The Search for Therapeutic Agents against COVID-19

Posted on 2020-05-04

The emerging outbreak of COVID-19 continues to spread worldwide. Although the long-term strategy to overcome the pandemic remains focused on the development of a specific vaccine, the virus’ inherent complex nature and ability to mutate has directed research towards more immediate therapeutic treatment. Such approaches intend to interfere with the viral life cycle, including essential processes that mediate membrane fusion and replication.

SARS-CoV-2, the causative agent of COVID-19, is classified alongside the severe acute respiratory syndrome (SARS) virus (SARS-CoV) and Middle East respiratory syndrome (MERS) virus (MERS-CoV), as a betacoronavirus. Research into potential therapeutic agents requires understanding of the SARS-CoV-2 life cycle and how the virus interacts with host cell proteins,. This is explored in combination with existing and effective antiviral strategies against genetically similar strains.

The viral genome encodes several structural proteins, including a glycosylated spike (S) protein. Studies have identified that the S protein facilitates host cell invasion, through binding to the receptor protein angiotensin-converting enzyme 2 (ACE2) located on the host cell surface membrane. This interaction is of significant interest to researchers, as it marks the initiation of infection. Recent findings also suggest that this invasion process requires S protein priming, mediated by a host cell-produced serine protease, TMPRSS211 – another potential candidate for therapeutic agents.

Several non-structural proteins are also encoded: the coronavirus main protease (3CLpro), RNA-dependent RNA polymerase (RdRp), and papain-like protease (PLpro). Upon entry into host cells, the virus exploits host cell translational machinery to translate the single-stranded positive RNA genome into viral polyproteins; 3CLpro and PLpro both function in the proteolysis of viral polyproteins into functional units. PLPro also exhibits deubiquitinase action; it has the potential to contribute to immune suppression through the deubiquination of host cell proteins such as IF-3 and NF-kappaB. RdRp functions to replicate the viral genome. In understanding viral processes and host-virus interactions, candidate targets for therapeutic agents can be identified.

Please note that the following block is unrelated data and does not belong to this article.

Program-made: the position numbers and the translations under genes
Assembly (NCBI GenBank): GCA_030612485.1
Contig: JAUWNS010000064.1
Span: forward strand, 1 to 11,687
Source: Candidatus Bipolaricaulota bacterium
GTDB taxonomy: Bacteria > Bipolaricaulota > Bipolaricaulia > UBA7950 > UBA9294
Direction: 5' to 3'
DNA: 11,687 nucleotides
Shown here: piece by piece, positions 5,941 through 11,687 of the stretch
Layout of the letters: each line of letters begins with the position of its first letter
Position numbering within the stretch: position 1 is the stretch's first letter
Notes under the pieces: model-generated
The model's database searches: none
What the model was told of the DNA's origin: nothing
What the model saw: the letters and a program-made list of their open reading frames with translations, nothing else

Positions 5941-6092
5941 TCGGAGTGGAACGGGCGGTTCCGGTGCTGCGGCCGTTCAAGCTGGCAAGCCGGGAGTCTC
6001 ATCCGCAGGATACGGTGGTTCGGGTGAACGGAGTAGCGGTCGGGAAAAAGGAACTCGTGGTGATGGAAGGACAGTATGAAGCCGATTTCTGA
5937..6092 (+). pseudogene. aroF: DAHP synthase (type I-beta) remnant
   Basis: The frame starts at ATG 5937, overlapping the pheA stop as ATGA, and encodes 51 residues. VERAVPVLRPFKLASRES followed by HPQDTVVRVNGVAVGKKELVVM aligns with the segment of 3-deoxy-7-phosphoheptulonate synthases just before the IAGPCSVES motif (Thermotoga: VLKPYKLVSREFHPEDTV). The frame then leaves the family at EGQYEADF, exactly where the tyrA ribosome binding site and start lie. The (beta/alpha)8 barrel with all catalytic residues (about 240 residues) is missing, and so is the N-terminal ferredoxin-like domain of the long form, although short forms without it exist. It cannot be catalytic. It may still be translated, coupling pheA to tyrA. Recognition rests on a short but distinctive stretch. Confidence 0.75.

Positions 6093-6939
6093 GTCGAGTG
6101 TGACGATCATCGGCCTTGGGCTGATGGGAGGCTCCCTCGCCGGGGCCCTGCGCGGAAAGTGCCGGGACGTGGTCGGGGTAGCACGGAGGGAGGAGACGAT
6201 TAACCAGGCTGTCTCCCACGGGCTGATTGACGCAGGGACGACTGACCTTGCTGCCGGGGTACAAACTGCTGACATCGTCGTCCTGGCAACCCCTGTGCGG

Additionally, well-documented antiviral agents that have proven to be effective against genetically and functionally similar viruses, provide a strong foundation for research into drugs and strategies against a novel strain.

For example, Lopinavir/ritonavir (LPV/RTV) are antiretroviral protease inhibitors used in combination for the treatment of Human Immunodeficiency Virus (HIV), since 2000. Studies have shown that it acts against 3CLpro, and exhibits promising results against SARS-CoV and MERS-CoV. Remdesivir (RDV), an antiviral drug initially developed for the treatment of Ebola virus disease, is an adenosine nucleotide analogue that inhibits RdRps, disrupting viral replication through the premature termination of RNA transcription. Studies have highlighted this antiviral drug to be effective against SARS-CoV, which opens up promising routes of investigation for SARS-CoV-2 treatment. Similarly, Favipiravir (FPV) is a guanine analogue that selectively inhibits RdRP of RNA viruses, and has been used to effectively treat the novel influenza virus since 2004. Existing antiviral strategies can be analysed to direct research into tackling the novel SARS-CoV-2

In the global fight against COVID-19 it is crucial to understand host-virus interactions, essential virus life cycle processes, and to explore existing antiviral agents against genetically similar strains. Abbexa is proud to offer an extensive range of products to support such research into SARS-CoV-2.

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Further Reading:

Research and Development on Therapeutic Agents and Vaccines for COVID-19 and Related Human Coronavirus Diseases